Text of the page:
The Letaba Elephant Hall was re-opened on March 23, after being shut for six weeks for revamping, and is now even more magnificent than ever with the addition of the heaviest tusks ever found in the Kruger National Park (KNP), those of the legendary Mandleve, plus a new mount of an entire elephant skeleton.
The walls also sport new murals, prepared especially for the hall. Kirsty Redman, in charge of the hall, says that the planning of the upgrade actually began six years ago when the then head of the Bushveld honorary rangers asked for it to be revamped.
One of the major projects was the planned full mount of an elephant skeleton, and section rangers were asked to keep an eye out for suitable carcasses in the veld. However, about two years ago a rogue elephant was put down near Skukuza, and the bushveld honorary rangers shelled out about R20,000 to get the skeleton prepared and mounted. Honorary ranger Piet Andjelkovic said, “We were sad that the magnificent beast had to have been shot, but it will serve a good purpose now.”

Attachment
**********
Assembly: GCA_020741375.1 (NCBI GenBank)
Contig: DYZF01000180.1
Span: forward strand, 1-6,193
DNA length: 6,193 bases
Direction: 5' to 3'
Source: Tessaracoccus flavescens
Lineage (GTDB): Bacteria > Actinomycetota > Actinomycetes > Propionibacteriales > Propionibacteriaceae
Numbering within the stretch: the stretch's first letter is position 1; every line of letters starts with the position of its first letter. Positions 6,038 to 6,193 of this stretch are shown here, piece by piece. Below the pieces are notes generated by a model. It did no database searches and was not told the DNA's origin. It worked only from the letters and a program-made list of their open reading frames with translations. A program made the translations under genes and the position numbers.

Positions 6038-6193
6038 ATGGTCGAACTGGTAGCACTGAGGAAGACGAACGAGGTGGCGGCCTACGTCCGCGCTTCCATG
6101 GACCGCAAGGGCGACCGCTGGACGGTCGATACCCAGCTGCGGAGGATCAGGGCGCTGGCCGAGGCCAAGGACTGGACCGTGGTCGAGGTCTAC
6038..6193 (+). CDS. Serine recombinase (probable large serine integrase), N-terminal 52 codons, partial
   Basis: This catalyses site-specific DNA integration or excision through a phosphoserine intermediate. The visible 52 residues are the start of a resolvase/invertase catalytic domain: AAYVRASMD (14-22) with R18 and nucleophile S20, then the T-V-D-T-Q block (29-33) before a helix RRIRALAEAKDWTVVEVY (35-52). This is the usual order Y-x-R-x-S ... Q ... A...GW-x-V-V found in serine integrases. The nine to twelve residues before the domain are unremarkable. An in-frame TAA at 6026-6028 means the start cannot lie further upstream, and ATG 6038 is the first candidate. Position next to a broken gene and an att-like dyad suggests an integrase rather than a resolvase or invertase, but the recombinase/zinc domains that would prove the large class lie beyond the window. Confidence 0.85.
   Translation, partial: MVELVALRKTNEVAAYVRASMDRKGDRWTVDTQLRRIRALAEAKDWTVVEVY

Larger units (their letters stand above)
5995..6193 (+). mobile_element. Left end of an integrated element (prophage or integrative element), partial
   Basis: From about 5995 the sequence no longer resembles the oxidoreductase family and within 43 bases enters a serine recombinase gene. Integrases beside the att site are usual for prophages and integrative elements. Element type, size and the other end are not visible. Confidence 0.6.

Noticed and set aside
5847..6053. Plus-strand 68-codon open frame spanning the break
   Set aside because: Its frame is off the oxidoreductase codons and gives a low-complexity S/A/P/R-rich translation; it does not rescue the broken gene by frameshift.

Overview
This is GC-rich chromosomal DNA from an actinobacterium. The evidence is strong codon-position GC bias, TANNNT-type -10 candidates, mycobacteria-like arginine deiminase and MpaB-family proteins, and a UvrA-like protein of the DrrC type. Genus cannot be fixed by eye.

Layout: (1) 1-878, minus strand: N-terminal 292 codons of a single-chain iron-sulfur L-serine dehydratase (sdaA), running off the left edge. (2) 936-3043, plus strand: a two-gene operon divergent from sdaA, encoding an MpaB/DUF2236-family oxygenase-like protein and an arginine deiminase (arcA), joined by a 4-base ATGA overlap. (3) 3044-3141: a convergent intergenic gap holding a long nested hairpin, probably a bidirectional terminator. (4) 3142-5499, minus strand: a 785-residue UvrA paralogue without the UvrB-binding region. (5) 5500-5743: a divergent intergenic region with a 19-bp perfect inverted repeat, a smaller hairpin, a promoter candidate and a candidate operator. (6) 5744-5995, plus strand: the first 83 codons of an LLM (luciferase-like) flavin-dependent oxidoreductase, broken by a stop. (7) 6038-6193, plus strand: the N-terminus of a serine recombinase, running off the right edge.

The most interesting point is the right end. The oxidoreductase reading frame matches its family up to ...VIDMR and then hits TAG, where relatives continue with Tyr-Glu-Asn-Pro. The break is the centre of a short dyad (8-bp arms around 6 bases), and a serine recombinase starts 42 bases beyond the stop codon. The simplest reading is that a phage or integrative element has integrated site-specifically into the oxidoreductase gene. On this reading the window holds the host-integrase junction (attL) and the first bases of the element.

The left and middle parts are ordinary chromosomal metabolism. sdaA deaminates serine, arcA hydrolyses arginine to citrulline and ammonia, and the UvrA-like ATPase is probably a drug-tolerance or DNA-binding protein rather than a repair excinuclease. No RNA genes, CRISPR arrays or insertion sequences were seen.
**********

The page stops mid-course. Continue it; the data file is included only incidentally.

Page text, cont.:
The display of Mandleve’s tusks, which had been languishing in the Skukuza storeroom, was funded by Rotary International. Rotary celebrated their centennial with a dinner in the hall last year, and in appreciation went on a fundraising drive to get the money to mount the tusks. Funding came from Rotary clubs in New Zealand, Canada, Minneapolis and Columbia Universities, as well as from Polokwane, Haenertsburg and Pretoria Silverton, amongst others. With the revamp of the hall involving so many roleplayers, thanks flowed thick and fast from KNP staff.
Amongst those mentioned by Kirsty Redman are regional ranger Louis Olivier (who is also known as Mandleve), Charles Hardy from Rotary, section ranger Joe Nkuna, Anton Olivier who mounted the tusks, Hendrik Hattingh and others. At the opening, Ian Whyte, KNP’s large herbivore specialist, also gave more details on the new “Big Tusker” competition that the park will be running annually.
He said that a sighting of one of the big tuskers is “One above the big five” and that the park is hoping to identify emerging tuskers and name them after those people who have made a huge contribution to Kruger in the past. Any photos or videos of elephants with magnificent ivory that are taken in the park can be entered into the tuskers competition, and every year three prizes will be awarded. First prize is accompanying scientists on an elephant collaring safari.